WASHINGTON — President Donald Trump’s two new cabinet nominees are expected to be greeted with tough questions about the administration’s posture toward Russia, the possibility of an unprecedented summit with North Korea, the Iranian nuclear deal and torture when they face the U.S. Senate in coming weeks.
The president’s abrupt firing of Secretary of State Rex Tillerson Tuesday set off a chain reaction that has the Senate now preparing for two new confirmation hearings at a tumultuous time on the foreign policy and national security front.
The selection of current CIA Director Mike Pompeo to head the State Department and career intelligence officer Gina Haspel to run the CIA also comes as Congress is approaching peak campaign season and already struggling to pass several politically complicated measures.
Rex Tillerson's firing by Trump spurs growing fallout: Who's next?
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Pompeo and Haspel’s nominations are not likely in jeopardy in the Republican-dominated Senate. But for Democrats and some GOP critics, the confirmation hearings for the high-profile positions are expected to be an opportunity to scrutinize both the nominees and the president’s policies.
Trump has come under fire for his handling of international affairs and his sometimes public disdain for the intelligence community, especially when it comes to issues pertaining to Russia.
“I have a whole lot of questions, and unless I get answers that I’m happy with I’m not going to support him,” Sen. Jeanne Shaheen, D-N.H., said.
Shaheen is one of 13 Democrats who voted in support of Pompeo last year for his current job, but many of them told NBC News they had new concerns about Pompeo’s elevation to become the nation’s top diplomat, including his willingness to show independence from Trump when necessary.
Trump said he and Tillerson “disagreed on some things,” including how to address major hotspots of North Korea, Russia and the Iran nuclear deal. Trump also said that he and Pompeo “have a very similar thought process.”
«Tillerson was not an effective secretary of state in large part because he did not believe in the Department of State,» Sen. Chris Murphy, D-Conn., a member of the Senate Foreign Relations Committee, said. «My worry is that Pompeo is being chosen because Trump thinks he can even more efficiently win over diplomatic power.»
What lies ahead for the State Department under Mike Pompeo?
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The State Department has lost 8 percent of its career staff and the Trump administration proposed a 30 percent cut in its budget alongside a 9 percent increase to defense spending and Democrats say they want to be assured that Pompeo believes in the institution and the importance of the agency’s mission.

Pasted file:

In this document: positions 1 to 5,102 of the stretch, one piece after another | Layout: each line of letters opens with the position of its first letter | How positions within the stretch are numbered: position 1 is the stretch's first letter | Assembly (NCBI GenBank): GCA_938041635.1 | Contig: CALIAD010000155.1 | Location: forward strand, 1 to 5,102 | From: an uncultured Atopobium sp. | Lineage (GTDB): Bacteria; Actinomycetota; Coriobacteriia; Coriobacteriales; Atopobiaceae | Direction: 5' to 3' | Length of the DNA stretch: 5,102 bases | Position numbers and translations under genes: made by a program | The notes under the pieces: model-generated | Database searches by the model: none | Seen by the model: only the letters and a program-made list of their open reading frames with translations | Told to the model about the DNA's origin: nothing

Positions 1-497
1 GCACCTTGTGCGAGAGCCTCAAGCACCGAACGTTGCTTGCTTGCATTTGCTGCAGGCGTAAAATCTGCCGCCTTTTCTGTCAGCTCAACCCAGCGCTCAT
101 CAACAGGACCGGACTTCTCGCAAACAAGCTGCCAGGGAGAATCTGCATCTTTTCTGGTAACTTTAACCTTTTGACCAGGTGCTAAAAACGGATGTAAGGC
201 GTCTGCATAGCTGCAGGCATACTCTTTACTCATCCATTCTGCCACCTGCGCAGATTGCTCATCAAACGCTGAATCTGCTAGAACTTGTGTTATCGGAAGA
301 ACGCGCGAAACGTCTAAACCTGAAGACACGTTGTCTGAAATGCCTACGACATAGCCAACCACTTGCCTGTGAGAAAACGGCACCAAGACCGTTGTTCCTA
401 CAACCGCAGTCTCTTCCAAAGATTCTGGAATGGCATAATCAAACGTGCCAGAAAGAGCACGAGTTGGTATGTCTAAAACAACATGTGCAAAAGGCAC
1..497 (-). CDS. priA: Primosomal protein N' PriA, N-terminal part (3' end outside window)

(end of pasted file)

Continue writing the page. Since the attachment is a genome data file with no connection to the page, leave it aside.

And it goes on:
“He’s somebody who in the past has advocated war rather than diplomacy,” Sen. Tim Kaine, D-Va., said.
Sen. Sheldon Whitehouse, D-R.I., is another senator who voted for Pompeo to run the CIA but is not committed to supporting him this time around.
“I’m giving him a new look because the CIA director has virtually no policy responsibilities and as Secretary of State, he’ll have responsibilities in a lot of areas including international women’s rights, international human rights, the environment, climate change and all that where his unfortunate record will have a lot more impact,” Whitehouse said.
Haspel, the current deputy CIA Director under Pompeo, has been a career CIA undercover intelligence officer and has never testified before the Senate in public. And her current position didn’t need the consent of the Senate so her level of support is untested.
But her role approving the secret interrogation program, which used torture techniques including waterboarding, on detainees under the George W. Bush administration, as well as her support of destroying evidence of the program, has caused two Democrats to raise concerns.
Gina Haspel in Langley, Virginia on March 21, 2017. CIA
Sens. Ron Wyden, D-Ore., and Sen. Martin Heinrich, D-N.M., wrote a letter to Trump when she was appointed deputy director asking that information about her previous roles at the CIA be declassified.
“I think it’s really a cover up that it has not been declassified,” said Wyden, who sits on the Intelligence Committee, which will oversee her nomination.
The nominations, the second time for each position, has also given the slow-moving Senate that has both a backlog of nominees and legislation, more to do.
“With everything else we have to do around here, having the prospect of two additional fights, perhaps, is going to be a challenge,” Sen. John Cornyn, R-Texas, and the second-ranking Republican, said.
“I hope that will not apply to these two top jobs that important to get filled quickly,” Senate Majority Leader Mitch McConnell said.
But as the midterm elections approach and Trump is perhaps more divisive than he was when he was first inaugurated, Democrats are likely to make the confirmations painful.
“I gave the benefit of the doubt at the beginning of the administration,” Sen. Brian Schatz, D-Hawaii, said. “The bar is higher than it would be in the first few months of the administration.”